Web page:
Former SCDPS chief files suit over firing arrest - - Columbia, South Carolina |

Former SCDPS chief files suit over firing arrest

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Dashcam video of Bobby Collins' traffic stop in January. Dashcam video of Bobby Collins' traffic stop in January.
Bobby Collins Bobby Collins

COLUMBIA, SC (WIS) – The former head of the South Carolina Department of Public Safety's Office of Professional Responsibility is suing the agency, as well as the SCDPS director over a Jan. 10 traffic stop that cost him his job.

SCDPS director Leroy Smith fired his former internal affairs chief Bobby Collins hours after a trooper pulled Collins over on Greystone Boulevard around 1:30 a.m. Jan. 10. The patrol video shows Collins' Land Rover drift over the inside line of the four-lane road, then back into his lane. Trooper Sean Groubert pulled Collins over on suspicion of driving under the influence.

Collins' lawsuit seeks damages for: gross negligence, defamation, false arrest and wrongful termination. Collins names SCDPS and Smith as defendants, according to the suit filed by Columbia attorney J. Lewis Cromer.

Smith fired Collins before the close of business on Jan. 10 after he reviewed the 100 minutes of dash camera video from the traffic stop. The reason for the firing, according to Smith was, "conduct unbecoming of a state employee," according to the termination letter Smith placed in Collins' personnel file.

The suit accuses director Smith of "failing to carry out a meaningful investigation of the events," and relying on Groubert's version of what happened when Groubert had evidence of "prior misconduct and propensity to violate department regulations," according to the court filing. Groubert resigned under former SCDPS director Mark Keel's leadership, but was rehired in 2012.

Collins argues Groubert stopped him "without probable cause," then the trooper failed in "improperly administering" the field sobriety tests. The video showed Collins—a retired Florida highway patrolman of 21 years—correcting Groubert's techniques during the eye test. After several minutes of a back-and-forth exchange between the men, the video shows Groubert put Collins in handcuffs on a charge of driving under the influence.

Collins didn't tell Groubert that he was the OPR chief until Groubert placed him in cuffs.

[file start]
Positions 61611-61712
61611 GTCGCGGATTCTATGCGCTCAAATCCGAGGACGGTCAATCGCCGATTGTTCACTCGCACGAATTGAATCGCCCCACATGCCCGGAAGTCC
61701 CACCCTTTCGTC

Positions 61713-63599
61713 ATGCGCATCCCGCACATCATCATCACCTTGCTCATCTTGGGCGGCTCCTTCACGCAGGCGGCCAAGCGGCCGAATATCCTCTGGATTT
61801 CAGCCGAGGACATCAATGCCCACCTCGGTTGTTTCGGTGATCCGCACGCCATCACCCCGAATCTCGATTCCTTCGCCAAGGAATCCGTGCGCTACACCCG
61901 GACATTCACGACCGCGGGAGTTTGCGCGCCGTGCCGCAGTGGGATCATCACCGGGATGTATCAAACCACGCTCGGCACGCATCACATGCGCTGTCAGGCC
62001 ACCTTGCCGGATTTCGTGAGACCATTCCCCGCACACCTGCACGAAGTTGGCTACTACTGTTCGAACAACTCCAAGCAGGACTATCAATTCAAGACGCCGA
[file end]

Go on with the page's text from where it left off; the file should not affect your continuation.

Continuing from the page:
The former chief thinks he was targeted by Groubert when the stop happened. During the stop, Collins discussed the problems he says he discovered while investigating multiple racial profiling complaints against members of the Highway Patrol. "The problem is, like I alluded to in the traffic stop, there's a greater problem that exists here in South Carolina and Leroy Smith is aware of the problem. I was attempting to address some of those issues and along the way, I was victimized by the same type of culture that I described and that the patrol was actively addressing," Collins told WIS in a recent interview.

The former chief was in charge of investigating every complaint filed against SCDPS employees. Shortly after taking the job, Collins "…observed a negative trend of patrol officers making improper traffic stops and arrests, failing to follow established and taught procedures, and using improper and rejected methods of law enforcement-including racial profiling," according to the lawsuit.

Collins was restrained for more than 45 minutes as Groubert and his supervisor Corporal Reggie McFadden discussed with Highway Patrol commanders what to do with Collins. After a second round of sobriety tests, Groubert admitted to finding no signs of impairment and let Collins go.

Later that day after a review of the recording, director Smith fired Collins. The suit states Smith was further negligent in his failure to properly investigate the incident by failing to "include a lesser or less harsh disciplinary action." Collins' personnel file contained no discussion of any such disciplinary action option.

A second cause listed in the suit is for defamation. Collins' suit claims because of the firing that came immediately after the suspected DUI traffic stop, the "alleged suspicion of DUI created defamatory inferences." Also, his firing made it appear, "Collins acted in a manner so egregious in his conduct toward the officers that he was deserving of termination of employment," the record shows. Also, Collins claims Smith and SCDPS published the allegations to the department and to the public with a "reckless disregard for the truth and common knowledge of its falsity," which Collins argues, "alleging that Collins is unfit for his profession and may be guilty of a crime."

The suit claims Collins was terminated for making "complaints against Trooper Groubert for his improper conduct," stemming from the traffic stop. Collins thinks the real reason he lost his job came, "in retaliation for making these complaints in an effort to scapegoat Collins and avoid negative public attention," the suit states.

On Monday, SCDPS released the following statement:

The Department is filing its answer with the court today, and this document sets forth the agency's official response to Bobby Collins' complaint.  The Department will vigorously defend this lawsuit until its conclusion and looks forward to the opportunity for all the facts to be addressed by a court of law.

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